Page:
On Sunday’s “Reliable Sources,” Howie Kurtz sat down with Joe Lockhart and Mark McKinnon to discuss HotSoup.com. Transcript when you click below….
LOCKHART: Well, we are business partners. We are working together. I mean, the partisan back-and-forth has a place in politics, but I think Mark and I both agree that it’s gotten out of control.
The public is now completely disconnected from the process. The 30 second ads, people aren’t watching them; they’ve tuned out. What we hope to do here is something much broader here with Hotsoup.com as far as allowing people to network and share ideas about politics, business, a lot of other things.
But one of the side effects of that, if it works, it might get politicians to start acting differently if the public has a way of showing them they care about other things.
KURTZ: Do you agree that politics has gotten out of control?
LOCKHART: I think that there’s a huge audience out there, Howie, that a network of people outside of Washington that are having conversations, that don’t feel like they’re a part of the conversation in Washington.
And so we’re providing a platform for people to engage in a conversation that they’re already having out there. We’re not trying to replace anything that’s happening right now. We’re just trying to add that dialogue to the dialogue that’s going on in Washington.
KURTZ: But I can see people at saying, “Now, wait a minute.” If the political culture has gotten polarized, and if it’s gotten too nasty and negative, and if it’s out of control, as you put it, who’s to blame for that? Both of you have been involved in a lot of campaigns.
LOCKHART: I think everyone involved takes a share of the blame, the consultants, the candidates, the media, the public, in some way, for not engaging and not demanding more.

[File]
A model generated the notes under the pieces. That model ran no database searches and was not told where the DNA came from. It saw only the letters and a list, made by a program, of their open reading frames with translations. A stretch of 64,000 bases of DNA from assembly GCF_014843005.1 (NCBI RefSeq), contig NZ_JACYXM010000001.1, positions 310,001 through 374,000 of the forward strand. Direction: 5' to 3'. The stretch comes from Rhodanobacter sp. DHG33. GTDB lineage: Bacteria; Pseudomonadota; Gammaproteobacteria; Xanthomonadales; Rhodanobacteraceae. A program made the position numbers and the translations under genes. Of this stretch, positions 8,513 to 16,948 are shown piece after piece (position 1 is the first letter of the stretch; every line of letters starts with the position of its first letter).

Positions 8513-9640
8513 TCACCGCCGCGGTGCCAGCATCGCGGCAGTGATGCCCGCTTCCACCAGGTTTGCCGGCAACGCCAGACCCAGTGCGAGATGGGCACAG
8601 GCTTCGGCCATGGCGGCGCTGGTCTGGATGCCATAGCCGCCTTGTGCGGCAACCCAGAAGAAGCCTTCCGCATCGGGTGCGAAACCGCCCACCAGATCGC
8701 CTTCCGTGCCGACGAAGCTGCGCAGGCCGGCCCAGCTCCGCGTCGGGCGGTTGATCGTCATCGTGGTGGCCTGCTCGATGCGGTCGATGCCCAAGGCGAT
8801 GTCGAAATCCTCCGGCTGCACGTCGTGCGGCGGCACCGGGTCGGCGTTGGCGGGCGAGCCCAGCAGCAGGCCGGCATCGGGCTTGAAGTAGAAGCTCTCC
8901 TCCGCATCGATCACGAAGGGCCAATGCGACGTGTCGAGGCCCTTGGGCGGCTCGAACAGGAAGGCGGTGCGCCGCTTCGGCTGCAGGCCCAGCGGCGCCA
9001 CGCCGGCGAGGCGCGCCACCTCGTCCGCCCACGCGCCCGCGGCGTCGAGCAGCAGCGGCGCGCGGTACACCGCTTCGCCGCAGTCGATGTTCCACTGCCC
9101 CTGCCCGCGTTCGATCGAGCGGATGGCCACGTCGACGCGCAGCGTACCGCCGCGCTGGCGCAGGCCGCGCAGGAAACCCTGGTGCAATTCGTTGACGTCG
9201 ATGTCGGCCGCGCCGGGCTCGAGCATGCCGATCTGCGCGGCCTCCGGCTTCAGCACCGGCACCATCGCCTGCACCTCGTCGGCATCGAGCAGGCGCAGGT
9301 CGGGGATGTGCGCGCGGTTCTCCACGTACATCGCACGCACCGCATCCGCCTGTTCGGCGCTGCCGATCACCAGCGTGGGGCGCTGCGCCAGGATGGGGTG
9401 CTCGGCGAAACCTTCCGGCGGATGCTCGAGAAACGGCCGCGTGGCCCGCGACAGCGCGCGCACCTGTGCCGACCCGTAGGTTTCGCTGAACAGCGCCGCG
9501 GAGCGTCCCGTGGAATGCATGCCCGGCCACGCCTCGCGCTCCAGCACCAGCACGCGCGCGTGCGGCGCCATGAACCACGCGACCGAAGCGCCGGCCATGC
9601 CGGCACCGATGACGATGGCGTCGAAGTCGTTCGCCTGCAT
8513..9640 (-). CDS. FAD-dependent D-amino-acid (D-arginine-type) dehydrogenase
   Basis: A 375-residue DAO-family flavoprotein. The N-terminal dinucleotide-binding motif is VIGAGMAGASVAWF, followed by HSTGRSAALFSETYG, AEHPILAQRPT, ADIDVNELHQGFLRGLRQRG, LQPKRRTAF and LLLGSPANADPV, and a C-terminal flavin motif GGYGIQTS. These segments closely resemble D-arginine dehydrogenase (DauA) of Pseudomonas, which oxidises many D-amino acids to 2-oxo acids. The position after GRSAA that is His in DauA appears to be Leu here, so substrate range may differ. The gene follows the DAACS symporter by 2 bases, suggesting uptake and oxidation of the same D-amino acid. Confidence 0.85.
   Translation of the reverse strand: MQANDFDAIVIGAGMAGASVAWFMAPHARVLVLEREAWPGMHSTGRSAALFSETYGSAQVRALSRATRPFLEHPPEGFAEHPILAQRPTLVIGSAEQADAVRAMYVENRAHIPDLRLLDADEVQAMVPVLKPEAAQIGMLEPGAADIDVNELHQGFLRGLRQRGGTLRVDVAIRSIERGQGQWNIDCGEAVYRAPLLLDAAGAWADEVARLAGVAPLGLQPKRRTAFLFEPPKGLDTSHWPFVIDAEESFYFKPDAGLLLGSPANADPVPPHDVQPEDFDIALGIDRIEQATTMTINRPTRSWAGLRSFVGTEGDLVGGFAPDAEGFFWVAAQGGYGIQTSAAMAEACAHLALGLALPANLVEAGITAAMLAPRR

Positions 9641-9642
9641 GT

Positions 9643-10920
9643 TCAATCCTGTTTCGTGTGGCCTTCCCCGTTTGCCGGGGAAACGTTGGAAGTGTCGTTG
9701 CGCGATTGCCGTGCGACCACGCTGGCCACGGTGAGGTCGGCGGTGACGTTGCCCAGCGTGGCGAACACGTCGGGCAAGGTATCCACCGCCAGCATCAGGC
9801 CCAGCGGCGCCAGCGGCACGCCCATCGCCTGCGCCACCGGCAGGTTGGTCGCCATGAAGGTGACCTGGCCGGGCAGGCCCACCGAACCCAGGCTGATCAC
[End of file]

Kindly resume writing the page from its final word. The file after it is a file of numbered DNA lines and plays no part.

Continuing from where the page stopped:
Again, the political system has a way of fixing itself. That’s not necessarily what we’re trying to do with this Hotsoup.com idea. What we’re trying to do, really, is take what we’ve seen as the power in other areas in social networking and allow people who are having conversations but are very limited because — we’ve gotten to be a very small world, very small country.
The Internet now allows people from one coast to the other coast to talk to each other based on their ideas and their interest.
KURTZ: You’re not giving up your day job. You’re still going to be very much involved in the political game.
KURTZ: And yet, at the same time, you’re creating this Web site that you’re saying should elevate the dialogue, that no…
MCKINNON: It’s creating another dialogue, because it’s evolutionary.
LOCKHART: Our jobs over time have been to monitor and try and understand the public mood and the public market, and the public wants a different dialogue. And so we’re going to try and provide that.
KURTZ: Now, there are a lot of Web sites out there from “National Review” and “Powerline” on the right to “Daily Kos” and “Huffington Post” on the left. And one of the things that people like about those sites is they attract partisans who fervently believe in the view expressed by the Bloggers. So how do you get people to come to a bipartisan site?
MCKINNON: Well, there’s 90 percent of people out there that don’t feel comfortable either on that far left or far right. And they say, “Where’s my conversation? Where can I go?”
KURTZ: So people feel shut out…
MCKINNON: Yes, I think they do.
KURTZ: … by the state of political discussion in this country today.
MCKINNON: I think there’s lots of people with partisan points of view that have an outlet. People who are not so partisan don’t have an outlet.
LOCKHART: And it’s not just ideology.
MCKINNON: It’s not just politics, either.
LOCKHART: Yes. Bloggers will have an important role to play. We’re not challenging them. There’s people who have very well formed opinions, and they like to argue, and they like to express that. There are people who, you know, are making up their mind, and they want to talk about it. And it’s not necessarily the right forum.
But it’s also the subjects we pick to discuss. We’re very narrow here in Washington in, sort of, the blogging elite and the media elite.